For the first time, the Basque Country  and Navarre have enacted regulations on the Personal Income Tax treatment of carried interest. But it is currently unclear whether the new regimes, which reduce the tax burden on qualified carried interest income, can apply to carried interest paid by entities located outside the Basque Country and Navarre.

Regions enact new regimes 

Among the 17 administrative regions of Spain, the three territories (Bizkaia, Alava and Gipuzkoa) that form the Basque Country region, and the region of Navarre have the prerogative to enact their own income tax laws, including Personal Income Tax (“PIT”) laws (within certain constitutional limits).

Both of these regions have, for the first time, enacted new regulations providing for a specific tax treatment of certain carried interest income earned by individuals acting as private equity investment managers (“Managers”) who are resident for tax purposes in one of the territories or regions.

This is a significant development. The new rules include tax incentives which reduce the tax burden on qualified carried interest income and provide legal certainty on the applicable tax treatment (as it was unclear whether carried interest is to be taxed as investment income or as regular income).

Reduced tax burden

Pursuant to the newly approved regimes, carried interest earned by Managers is taxed at a PIT rate of 25%, and not at the 42.5% to 48% general maximum PIT rates applicable in other territories.

In Bizkaia and Alava, qualified carried interest earned by Managers is deemed to be employment income for PIT purposes, but 50% of its total, uncapped, amount is exempt from tax, thus resulting in an effective maximum tax rate on qualified carried interest income of 24.5%.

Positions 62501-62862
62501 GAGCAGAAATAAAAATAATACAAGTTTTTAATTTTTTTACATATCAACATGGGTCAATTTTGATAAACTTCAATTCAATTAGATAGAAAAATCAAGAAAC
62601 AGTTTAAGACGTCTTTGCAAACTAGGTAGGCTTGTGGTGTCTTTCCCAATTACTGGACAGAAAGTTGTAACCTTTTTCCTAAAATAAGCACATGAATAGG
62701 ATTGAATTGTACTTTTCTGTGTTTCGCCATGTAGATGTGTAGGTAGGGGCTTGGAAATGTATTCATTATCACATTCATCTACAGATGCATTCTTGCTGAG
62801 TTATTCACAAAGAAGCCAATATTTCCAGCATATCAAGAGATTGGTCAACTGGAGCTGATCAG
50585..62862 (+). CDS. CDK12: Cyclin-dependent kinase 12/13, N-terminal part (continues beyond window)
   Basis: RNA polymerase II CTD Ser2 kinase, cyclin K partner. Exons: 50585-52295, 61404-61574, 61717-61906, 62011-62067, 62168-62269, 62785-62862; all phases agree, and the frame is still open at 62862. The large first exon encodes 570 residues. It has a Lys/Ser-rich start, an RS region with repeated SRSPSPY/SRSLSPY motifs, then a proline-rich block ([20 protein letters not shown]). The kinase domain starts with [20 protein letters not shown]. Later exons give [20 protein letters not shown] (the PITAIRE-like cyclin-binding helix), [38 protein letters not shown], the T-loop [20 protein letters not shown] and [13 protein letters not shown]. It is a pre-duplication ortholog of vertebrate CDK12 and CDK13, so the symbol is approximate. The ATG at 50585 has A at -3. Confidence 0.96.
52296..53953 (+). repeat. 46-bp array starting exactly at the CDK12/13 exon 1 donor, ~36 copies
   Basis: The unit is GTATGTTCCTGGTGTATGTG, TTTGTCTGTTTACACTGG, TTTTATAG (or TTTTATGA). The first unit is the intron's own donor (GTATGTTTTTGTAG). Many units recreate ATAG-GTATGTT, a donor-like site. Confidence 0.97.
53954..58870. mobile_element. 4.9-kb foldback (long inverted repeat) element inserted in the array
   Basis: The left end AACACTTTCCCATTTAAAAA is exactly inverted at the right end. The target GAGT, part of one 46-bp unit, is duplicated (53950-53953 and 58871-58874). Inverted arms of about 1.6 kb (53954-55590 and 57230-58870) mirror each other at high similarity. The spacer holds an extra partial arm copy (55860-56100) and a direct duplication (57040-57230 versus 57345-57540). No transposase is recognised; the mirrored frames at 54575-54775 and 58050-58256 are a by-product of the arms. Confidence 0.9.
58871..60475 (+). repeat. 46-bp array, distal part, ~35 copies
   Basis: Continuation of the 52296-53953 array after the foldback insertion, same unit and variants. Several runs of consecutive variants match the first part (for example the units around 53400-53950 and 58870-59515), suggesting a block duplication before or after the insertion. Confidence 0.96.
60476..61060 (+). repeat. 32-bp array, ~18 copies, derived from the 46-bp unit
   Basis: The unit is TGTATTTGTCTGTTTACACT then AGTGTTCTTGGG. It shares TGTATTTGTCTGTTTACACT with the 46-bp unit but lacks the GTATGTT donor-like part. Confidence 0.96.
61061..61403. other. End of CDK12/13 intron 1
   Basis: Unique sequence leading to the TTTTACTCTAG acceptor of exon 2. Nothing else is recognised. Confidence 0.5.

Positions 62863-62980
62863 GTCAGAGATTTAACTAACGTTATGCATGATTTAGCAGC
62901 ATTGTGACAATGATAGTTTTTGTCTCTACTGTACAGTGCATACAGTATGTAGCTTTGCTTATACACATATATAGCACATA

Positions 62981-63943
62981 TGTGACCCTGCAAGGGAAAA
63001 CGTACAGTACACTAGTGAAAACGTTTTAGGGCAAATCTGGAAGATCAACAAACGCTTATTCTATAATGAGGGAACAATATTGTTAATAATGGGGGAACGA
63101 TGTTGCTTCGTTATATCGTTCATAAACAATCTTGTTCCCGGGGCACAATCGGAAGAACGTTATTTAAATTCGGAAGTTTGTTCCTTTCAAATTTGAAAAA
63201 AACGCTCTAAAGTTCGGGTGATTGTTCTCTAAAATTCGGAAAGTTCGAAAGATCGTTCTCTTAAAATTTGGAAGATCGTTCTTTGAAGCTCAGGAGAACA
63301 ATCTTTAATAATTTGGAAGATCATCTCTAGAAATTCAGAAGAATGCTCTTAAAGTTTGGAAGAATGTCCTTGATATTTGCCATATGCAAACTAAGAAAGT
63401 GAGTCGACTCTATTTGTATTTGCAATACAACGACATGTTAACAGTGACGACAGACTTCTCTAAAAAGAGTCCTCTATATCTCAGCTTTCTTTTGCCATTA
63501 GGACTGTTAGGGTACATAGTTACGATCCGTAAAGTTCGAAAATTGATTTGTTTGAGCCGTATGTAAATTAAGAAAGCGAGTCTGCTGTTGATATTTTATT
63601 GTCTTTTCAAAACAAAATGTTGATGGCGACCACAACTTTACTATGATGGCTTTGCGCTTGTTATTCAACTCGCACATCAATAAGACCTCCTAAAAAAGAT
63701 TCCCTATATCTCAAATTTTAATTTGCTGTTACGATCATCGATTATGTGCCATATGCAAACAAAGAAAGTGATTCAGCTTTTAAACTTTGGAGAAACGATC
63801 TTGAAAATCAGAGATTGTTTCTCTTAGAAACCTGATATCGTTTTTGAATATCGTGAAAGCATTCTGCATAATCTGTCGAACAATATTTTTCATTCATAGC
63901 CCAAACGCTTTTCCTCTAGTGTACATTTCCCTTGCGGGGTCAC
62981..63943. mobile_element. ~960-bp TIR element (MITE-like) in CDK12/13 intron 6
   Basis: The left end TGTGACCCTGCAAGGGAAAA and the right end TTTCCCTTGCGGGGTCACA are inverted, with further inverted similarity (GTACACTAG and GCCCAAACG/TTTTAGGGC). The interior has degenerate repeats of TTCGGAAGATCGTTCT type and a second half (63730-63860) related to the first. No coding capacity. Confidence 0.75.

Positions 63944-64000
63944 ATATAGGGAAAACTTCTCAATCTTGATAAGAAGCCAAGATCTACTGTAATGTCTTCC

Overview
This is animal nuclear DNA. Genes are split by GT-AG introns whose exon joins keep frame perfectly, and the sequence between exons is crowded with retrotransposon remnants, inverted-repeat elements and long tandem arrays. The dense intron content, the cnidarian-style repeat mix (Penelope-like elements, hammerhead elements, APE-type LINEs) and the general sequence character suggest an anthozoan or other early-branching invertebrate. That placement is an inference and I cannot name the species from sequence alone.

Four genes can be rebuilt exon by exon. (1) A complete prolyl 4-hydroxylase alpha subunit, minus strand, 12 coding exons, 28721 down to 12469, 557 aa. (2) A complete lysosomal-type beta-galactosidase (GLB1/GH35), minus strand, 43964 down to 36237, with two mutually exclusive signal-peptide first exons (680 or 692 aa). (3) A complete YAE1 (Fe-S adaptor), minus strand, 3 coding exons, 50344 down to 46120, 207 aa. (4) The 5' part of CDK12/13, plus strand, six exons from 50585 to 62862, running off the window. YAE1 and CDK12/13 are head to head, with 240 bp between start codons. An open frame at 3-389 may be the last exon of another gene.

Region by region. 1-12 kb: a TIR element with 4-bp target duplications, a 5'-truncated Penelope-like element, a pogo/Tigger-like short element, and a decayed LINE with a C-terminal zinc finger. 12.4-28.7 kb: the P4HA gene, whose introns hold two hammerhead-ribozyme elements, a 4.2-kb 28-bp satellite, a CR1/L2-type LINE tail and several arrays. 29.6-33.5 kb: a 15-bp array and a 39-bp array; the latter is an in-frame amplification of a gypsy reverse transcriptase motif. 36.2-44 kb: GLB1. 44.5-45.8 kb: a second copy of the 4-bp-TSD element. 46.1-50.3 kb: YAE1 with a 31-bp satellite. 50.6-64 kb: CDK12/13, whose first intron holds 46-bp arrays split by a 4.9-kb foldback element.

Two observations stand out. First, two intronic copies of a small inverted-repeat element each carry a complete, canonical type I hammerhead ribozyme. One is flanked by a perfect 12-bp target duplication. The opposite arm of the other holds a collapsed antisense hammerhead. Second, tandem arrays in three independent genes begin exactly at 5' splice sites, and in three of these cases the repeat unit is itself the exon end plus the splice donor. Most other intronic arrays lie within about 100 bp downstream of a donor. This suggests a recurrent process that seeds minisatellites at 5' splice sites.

Gipuzkoa and Navarre have opted for a different approach and re-characterize qualified carried interest income earned by Managers as deemed dividends, taxed at a maximum PIT rate of 25%.

In order for the income to qualify for this special carried interest tax treatment, the following requirements must be met:

  • The remuneration of the Managers must be set out in the investment vehicle’s by-laws, which must also make reference to the minimum guaranteed IRR for the private equity investors.
  • The Managers’ (direct or indirect) stake in the target entity must be held for a minimum period of 5 years.
  • The application of the special tax regime must be notified to the relevant tax authorities.

In addition, as it refers to Managers resident for tax purposes in Gipuzkoa and Navarre, Managers entitled to qualified carried interest income must jointly hold at least 1% of target’s equity.

Since the new rules solely apply to those Managers resident for tax purposes in the Basque Country or Navarre, there is a clear incentive for Managers to move to those territories. The new rules may also incentivise the establishment of private equity entities there.

Remaining uncertainty

Some uncertainties remain in respect of the scope of the new regimes. In particular, the regulations could be interpreted to only cover carried interest obtained by Managers of private equity entities that are located in the same territories, i.e. Basque Country and Navarre, and therefore exclude carried interest paid by entities established elsewhere in Spain, or in any other jurisdiction.

The Basque and Navarre tax authorities are expected to issue guidelines on the scope of the new regimes. It is hoped that these will provide the clarity and comfort required by taxpayers and private equity management entities.